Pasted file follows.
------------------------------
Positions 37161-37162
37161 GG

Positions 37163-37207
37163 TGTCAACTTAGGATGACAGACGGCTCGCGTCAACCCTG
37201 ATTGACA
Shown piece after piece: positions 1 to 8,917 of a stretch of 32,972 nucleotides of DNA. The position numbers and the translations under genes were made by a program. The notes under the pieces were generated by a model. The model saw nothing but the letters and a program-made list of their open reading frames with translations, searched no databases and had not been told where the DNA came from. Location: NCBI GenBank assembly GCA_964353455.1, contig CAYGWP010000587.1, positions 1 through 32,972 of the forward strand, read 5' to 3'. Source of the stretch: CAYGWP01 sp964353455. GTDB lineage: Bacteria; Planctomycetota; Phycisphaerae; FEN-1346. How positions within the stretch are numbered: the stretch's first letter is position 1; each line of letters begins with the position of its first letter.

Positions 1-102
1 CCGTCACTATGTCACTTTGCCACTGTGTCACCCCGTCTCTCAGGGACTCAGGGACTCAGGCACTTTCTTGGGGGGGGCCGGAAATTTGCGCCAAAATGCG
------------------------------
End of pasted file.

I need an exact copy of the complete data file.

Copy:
Positions 37161-37162
37161 GG

Positions 37163-37207
37163 TGTCAACTTAGGATGACAGACGGCTCGCGTCAACCCTG
37201 ATTGACA
Shown piece after piece: positions 1 to 8,917 of a stretch of 32,972 nucleotides of DNA. The position numbers and the translations under genes were made by a program. The notes under the pieces were generated by a model. The model saw nothing but the letters and a program-made list of their open reading frames with translations, searched no databases and had not been told where the DNA came from. Location: NCBI GenBank assembly GCA_964353455.1, contig CAYGWP010000587.1, positions 1 through 32,972 of the forward strand, read 5' to 3'. Source of the stretch: CAYGWP01 sp964353455. GTDB lineage: Bacteria; Planctomycetota; Phycisphaerae; FEN-1346. How positions within the stretch are numbered: the stretch's first letter is position 1; each line of letters begins with the position of its first letter.

Positions 1-102
1 CCGTCACTATGTCACTTTGCCACTGTGTCACCCCGTCTCTCAGGGACTCAGGGACTCAGGCACTTTCTTGGGGGGGGCCGGAAATTTGCGCCAAAATGCG